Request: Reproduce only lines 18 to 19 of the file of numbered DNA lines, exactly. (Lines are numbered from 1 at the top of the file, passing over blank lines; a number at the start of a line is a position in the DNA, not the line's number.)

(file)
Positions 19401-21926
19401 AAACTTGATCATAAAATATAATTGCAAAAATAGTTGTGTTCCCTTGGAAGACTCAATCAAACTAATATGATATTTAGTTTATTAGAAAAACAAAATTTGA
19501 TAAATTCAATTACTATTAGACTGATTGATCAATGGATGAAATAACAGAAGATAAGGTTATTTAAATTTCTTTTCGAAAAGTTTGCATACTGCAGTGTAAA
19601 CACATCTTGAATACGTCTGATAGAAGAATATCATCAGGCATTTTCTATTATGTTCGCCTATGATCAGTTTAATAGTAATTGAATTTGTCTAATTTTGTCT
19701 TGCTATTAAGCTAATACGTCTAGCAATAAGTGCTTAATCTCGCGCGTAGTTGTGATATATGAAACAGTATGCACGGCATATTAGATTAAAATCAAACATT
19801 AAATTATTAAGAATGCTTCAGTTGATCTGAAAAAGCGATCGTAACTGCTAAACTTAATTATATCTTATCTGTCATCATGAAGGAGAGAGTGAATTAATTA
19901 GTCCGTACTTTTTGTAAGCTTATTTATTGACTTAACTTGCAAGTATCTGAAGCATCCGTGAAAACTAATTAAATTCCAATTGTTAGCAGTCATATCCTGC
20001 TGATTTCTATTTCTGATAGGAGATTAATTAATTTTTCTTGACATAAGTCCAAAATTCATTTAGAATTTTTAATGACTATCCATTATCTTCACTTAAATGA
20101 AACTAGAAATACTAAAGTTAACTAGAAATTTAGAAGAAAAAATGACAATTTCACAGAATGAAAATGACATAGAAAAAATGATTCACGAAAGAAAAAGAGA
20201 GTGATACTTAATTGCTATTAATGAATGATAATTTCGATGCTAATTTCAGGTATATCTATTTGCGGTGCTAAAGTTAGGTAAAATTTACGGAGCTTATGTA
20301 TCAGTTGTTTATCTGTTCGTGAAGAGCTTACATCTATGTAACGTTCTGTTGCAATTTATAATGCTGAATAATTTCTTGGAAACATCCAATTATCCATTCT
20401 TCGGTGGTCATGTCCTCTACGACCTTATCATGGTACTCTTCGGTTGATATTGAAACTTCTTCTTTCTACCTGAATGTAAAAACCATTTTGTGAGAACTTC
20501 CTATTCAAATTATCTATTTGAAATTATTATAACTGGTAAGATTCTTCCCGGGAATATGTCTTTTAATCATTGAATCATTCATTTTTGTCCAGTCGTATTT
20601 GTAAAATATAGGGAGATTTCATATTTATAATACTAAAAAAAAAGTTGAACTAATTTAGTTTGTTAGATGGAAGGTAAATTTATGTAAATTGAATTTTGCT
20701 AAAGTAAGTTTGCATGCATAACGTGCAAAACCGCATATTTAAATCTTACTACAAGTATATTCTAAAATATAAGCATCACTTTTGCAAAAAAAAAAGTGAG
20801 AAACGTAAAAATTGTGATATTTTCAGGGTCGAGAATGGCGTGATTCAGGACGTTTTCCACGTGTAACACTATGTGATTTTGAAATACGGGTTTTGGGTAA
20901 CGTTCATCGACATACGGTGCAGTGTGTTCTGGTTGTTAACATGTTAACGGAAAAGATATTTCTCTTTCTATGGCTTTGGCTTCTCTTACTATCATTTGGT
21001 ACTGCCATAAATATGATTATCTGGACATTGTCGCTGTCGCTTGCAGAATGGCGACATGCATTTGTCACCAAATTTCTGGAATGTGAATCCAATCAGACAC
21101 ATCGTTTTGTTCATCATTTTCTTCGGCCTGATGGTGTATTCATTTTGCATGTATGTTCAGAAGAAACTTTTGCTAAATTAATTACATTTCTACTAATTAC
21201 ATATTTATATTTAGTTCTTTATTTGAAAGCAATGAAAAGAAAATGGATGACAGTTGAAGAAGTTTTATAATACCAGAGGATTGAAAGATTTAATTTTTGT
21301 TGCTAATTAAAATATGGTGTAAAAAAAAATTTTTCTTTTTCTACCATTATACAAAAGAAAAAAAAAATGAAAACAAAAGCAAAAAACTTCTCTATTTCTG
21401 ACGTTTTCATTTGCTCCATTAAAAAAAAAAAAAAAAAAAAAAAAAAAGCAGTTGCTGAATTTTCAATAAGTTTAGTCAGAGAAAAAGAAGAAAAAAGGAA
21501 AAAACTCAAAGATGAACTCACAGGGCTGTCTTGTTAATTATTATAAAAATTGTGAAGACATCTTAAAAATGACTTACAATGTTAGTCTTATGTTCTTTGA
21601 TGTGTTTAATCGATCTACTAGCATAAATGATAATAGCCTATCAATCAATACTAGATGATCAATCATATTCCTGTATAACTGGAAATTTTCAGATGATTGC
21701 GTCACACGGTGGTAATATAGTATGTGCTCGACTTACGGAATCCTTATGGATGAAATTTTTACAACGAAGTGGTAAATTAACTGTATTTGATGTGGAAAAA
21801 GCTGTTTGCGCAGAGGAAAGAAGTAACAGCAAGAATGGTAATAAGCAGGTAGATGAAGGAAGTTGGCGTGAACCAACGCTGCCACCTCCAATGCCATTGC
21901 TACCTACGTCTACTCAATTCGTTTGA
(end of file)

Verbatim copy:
21001 ACTGCCATAAATATGATTATCTGGACATTGTCGCTGTCGCTTGCAGAATGGCGACATGCATTTGTCACCAAATTTCTGGAATGTGAATCCAATCAGACAC
21101 ATCGTTTTGTTCATCATTTTCTTCGGCCTGATGGTGTATTCATTTTGCATGTATGTTCAGAAGAAACTTTTGCTAAATTAATTACATTTCTACTAATTAC